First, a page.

Five Nights At Freddy's: Help Wanted 2 Review: Great, But A Few Fazcoins Short

Five Nights At Freddy’s Help Wanted 2 is a solid minigame collection full of fun and frights, even if it doesn’t flawlessly stick the landing. Find out if you’re ready to brave Fazbear’s frights in our full review below:

Five Nights At Freddy’s is in a very odd place. It’s never been more popular, yet at the same time, each new entry further divides the fanbase in this brave new era of Steel Wool Studios’ tenure. The first Help Wanted was an interesting but diverged substantially from the original formula. After that, Security Breach was an absolute mess of compromises, unfinished concepts, and an even more radical departure from the core experience.

The Facts
What is it?: A room-scale horror VR minigame collection that’s themed around and partially recreates scenes from Five Nights At Freddy’s Sister Location and the Security Breach games.
Platforms: Quest, PSVR 2, Steam (reviewed on Quest 3)
Release Date: Out now
Developer: Steel Wool Studios
Price: $39.99

For a minute, some genuinely feared that it was curtains for the games. I mean, when even a middling Blumhouse production performs better, there’s reason for concern. While Security Breach’s DLC, Ruin, has helped improve its tarnished reputation, the question remains: is the third time the charm for Steel Wool?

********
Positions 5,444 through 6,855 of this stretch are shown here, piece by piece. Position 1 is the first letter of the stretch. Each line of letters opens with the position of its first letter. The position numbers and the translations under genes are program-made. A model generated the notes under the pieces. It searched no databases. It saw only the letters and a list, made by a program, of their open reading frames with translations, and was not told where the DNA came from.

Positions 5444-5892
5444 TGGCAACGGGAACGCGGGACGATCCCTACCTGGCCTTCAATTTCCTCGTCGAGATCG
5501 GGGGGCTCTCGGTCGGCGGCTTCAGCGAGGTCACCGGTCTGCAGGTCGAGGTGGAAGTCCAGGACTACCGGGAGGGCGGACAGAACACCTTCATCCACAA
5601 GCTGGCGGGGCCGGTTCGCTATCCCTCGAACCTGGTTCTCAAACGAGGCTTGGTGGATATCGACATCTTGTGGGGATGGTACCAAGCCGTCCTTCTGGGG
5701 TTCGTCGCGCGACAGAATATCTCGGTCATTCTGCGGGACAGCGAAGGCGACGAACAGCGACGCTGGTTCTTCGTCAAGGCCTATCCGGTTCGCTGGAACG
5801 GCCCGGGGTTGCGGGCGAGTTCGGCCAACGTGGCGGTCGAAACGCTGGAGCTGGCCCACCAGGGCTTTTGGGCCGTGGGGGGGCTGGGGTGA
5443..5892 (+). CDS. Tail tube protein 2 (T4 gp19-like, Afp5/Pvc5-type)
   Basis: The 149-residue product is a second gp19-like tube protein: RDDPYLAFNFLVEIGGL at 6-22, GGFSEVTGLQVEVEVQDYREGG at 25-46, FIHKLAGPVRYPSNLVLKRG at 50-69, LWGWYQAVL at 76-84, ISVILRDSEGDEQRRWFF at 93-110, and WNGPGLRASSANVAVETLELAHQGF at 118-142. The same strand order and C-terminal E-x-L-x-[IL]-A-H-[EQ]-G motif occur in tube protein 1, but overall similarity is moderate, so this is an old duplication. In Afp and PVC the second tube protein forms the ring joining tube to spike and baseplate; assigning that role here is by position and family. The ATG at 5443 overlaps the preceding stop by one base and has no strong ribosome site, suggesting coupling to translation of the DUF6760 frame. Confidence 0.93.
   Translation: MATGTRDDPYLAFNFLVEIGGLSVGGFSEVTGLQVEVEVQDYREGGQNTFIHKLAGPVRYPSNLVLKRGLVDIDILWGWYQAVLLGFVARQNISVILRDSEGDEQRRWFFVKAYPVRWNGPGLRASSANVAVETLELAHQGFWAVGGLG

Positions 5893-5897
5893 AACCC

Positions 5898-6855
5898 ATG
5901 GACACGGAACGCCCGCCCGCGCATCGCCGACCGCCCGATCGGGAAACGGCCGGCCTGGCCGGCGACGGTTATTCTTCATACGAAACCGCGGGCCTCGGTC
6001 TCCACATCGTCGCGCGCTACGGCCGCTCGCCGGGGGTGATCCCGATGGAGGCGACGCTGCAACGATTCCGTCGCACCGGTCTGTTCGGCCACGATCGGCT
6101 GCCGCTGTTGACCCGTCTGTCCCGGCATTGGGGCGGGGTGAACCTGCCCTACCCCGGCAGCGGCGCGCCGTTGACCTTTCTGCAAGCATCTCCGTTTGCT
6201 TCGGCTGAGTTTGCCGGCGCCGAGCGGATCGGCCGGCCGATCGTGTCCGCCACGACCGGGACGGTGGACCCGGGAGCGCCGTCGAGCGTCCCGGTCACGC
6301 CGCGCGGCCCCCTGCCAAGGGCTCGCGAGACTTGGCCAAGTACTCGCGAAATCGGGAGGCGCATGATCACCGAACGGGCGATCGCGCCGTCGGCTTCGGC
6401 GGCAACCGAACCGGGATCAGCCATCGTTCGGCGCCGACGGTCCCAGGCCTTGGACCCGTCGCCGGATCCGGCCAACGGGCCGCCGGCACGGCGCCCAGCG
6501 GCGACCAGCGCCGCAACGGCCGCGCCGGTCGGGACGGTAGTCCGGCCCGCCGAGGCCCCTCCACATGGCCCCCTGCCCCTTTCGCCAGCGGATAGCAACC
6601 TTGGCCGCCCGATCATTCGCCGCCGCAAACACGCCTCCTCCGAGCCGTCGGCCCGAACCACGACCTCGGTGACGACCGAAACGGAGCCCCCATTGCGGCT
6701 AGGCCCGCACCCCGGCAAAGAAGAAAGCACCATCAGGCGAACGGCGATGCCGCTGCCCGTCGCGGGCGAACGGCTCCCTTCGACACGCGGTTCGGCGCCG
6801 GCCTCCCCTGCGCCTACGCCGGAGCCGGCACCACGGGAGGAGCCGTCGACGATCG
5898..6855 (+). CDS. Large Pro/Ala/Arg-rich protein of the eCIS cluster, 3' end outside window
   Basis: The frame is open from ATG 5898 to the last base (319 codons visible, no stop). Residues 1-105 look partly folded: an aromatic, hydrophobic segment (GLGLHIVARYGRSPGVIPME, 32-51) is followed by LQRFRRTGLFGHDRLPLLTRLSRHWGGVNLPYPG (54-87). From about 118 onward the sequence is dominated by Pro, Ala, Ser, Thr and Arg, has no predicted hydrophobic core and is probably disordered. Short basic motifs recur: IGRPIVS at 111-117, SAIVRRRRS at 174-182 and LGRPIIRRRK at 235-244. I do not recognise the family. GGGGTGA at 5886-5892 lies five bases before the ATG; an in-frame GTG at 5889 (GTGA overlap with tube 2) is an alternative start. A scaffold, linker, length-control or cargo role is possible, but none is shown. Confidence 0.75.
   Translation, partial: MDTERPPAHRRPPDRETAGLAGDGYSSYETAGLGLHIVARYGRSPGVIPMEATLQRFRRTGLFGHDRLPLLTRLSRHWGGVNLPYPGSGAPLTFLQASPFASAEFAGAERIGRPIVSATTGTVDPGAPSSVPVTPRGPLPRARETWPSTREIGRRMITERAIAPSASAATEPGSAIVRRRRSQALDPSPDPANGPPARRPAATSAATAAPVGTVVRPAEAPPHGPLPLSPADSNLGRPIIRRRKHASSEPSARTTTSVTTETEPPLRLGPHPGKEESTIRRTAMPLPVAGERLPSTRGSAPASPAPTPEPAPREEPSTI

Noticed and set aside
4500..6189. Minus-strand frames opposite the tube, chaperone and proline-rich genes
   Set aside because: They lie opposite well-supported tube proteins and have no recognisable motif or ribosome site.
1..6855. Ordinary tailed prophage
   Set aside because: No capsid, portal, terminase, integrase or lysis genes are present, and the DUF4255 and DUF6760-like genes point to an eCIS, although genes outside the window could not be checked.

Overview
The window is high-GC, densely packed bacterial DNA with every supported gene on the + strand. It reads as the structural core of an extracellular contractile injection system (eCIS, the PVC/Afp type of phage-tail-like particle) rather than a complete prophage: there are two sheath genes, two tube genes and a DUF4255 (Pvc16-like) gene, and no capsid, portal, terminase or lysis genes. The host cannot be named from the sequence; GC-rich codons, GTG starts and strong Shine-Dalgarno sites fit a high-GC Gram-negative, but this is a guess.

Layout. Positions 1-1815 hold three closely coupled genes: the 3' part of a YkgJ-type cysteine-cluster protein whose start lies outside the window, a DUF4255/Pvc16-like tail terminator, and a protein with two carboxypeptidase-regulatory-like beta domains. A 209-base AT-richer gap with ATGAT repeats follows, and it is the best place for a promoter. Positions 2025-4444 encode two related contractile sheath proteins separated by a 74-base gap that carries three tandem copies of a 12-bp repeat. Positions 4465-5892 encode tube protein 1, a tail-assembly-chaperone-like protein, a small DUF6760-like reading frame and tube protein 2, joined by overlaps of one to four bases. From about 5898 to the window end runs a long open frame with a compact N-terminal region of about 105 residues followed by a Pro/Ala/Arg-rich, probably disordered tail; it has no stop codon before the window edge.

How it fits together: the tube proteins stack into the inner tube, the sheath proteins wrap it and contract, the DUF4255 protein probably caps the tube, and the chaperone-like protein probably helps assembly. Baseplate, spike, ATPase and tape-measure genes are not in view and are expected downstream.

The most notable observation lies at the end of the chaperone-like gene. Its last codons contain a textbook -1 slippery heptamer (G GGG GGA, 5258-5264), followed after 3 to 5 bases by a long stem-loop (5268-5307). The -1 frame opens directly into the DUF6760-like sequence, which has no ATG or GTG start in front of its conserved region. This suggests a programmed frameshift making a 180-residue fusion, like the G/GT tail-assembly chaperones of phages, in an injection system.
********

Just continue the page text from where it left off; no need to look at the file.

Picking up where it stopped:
On one hand, Help Wanted 2 is definitely trying to evoke the spirit of the old games. I had to dig for secrets, challenges were more unpredictable, and the general atmosphere is much, much darker than last time. There are no giant, encouraging robot bear guardians to shelter the player.

That said, the darkness is also quite literal, but thankfully not to the point of detriment. This isn’t an Asgard’s Wrath 2 situation where you’re begging for a brightness slider; one is included in Help Wanted 2 if you need it. The sound design is as solid as ever, with fantastically ominous directional hints when something’s stalking about to eat your face.

What’s far less overt, though, is the story. While it will eventually make some sense, it’s a lot less exciting than the first Help Wanted narrative. It hinges heavily on how much the player cares about a new character introduced in Security Breach: Ruin. Alternatively, there’s a harder to get ending that resolves some of the main Security Breach story, but in a way that honestly raises more questions than answers.